As we celebrate the election of the 27th Presiding Bishop of the Episcopal Church, let’s not lose sight of all of the important issues that will be discussed and decided in the coming days. Yesterday I heard so many brave voices speak in favor of making available the Rite... Read More →
In 2003 I volunteered with Equality California to knock on doors in my Los Angeles neighborhood to talk about marriage equality. Even though I was then (and still am) single and expect to marry a person of the opposite gender it seemed like an obvious decision. Why should we deny... Read More →
On this day in 1862, President Abraham Lincoln issues a preliminary Emancipation Proclamation, which sets a date for the freedom of more than 3 million black slaves in the United States and recasts the Civil War as a fight against slavery.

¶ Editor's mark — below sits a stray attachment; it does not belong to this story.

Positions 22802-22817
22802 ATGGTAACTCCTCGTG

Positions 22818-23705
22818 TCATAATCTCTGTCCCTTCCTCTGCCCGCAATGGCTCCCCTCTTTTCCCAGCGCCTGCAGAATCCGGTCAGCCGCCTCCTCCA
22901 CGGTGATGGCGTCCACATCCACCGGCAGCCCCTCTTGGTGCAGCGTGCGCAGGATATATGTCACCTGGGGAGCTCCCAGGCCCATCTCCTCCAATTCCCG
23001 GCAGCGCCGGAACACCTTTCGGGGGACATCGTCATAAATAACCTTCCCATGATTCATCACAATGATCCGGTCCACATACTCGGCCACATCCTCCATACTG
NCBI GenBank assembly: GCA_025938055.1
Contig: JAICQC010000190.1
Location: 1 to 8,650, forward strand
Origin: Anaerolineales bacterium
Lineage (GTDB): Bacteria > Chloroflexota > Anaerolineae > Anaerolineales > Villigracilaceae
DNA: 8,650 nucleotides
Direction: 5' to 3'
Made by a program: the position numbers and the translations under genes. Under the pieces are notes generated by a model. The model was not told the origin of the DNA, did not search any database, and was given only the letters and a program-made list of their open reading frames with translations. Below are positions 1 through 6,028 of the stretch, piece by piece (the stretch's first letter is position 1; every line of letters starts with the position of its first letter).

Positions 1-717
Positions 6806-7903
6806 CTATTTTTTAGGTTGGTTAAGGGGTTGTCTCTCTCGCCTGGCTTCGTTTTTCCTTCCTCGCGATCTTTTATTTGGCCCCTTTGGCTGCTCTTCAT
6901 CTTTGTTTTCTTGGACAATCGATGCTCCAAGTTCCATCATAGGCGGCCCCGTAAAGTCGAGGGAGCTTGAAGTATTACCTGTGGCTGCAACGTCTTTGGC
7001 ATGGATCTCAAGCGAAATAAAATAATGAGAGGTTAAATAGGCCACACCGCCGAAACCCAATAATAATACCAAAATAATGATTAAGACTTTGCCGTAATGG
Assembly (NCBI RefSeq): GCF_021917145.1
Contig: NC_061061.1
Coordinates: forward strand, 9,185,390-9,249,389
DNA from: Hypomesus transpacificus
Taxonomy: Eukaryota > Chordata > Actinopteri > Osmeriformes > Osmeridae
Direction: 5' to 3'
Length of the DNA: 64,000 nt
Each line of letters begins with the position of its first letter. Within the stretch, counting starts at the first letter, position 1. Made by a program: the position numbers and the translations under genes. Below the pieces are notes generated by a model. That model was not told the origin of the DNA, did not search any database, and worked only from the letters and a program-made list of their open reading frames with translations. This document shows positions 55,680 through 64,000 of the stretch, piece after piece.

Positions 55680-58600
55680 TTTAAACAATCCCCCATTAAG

The proclamation was a presidential order and not a law passed by Congress, so Lincoln then pushed for an antislavery amendment to the U.S. Constitution to ensure its permanence. With the passage of the 13th Amendment in 1865, slavery was eliminated throughout America (although blacks would face another century of struggle before they truly began to gain equal rights).
Lincoln’s handwritten draft of the final Emancipation Proclamation was destroyed in the Chicago Fire of 1871. Today, the original official version of the document is housed in the National Archives in Washington, D.C. ... See MoreSee Less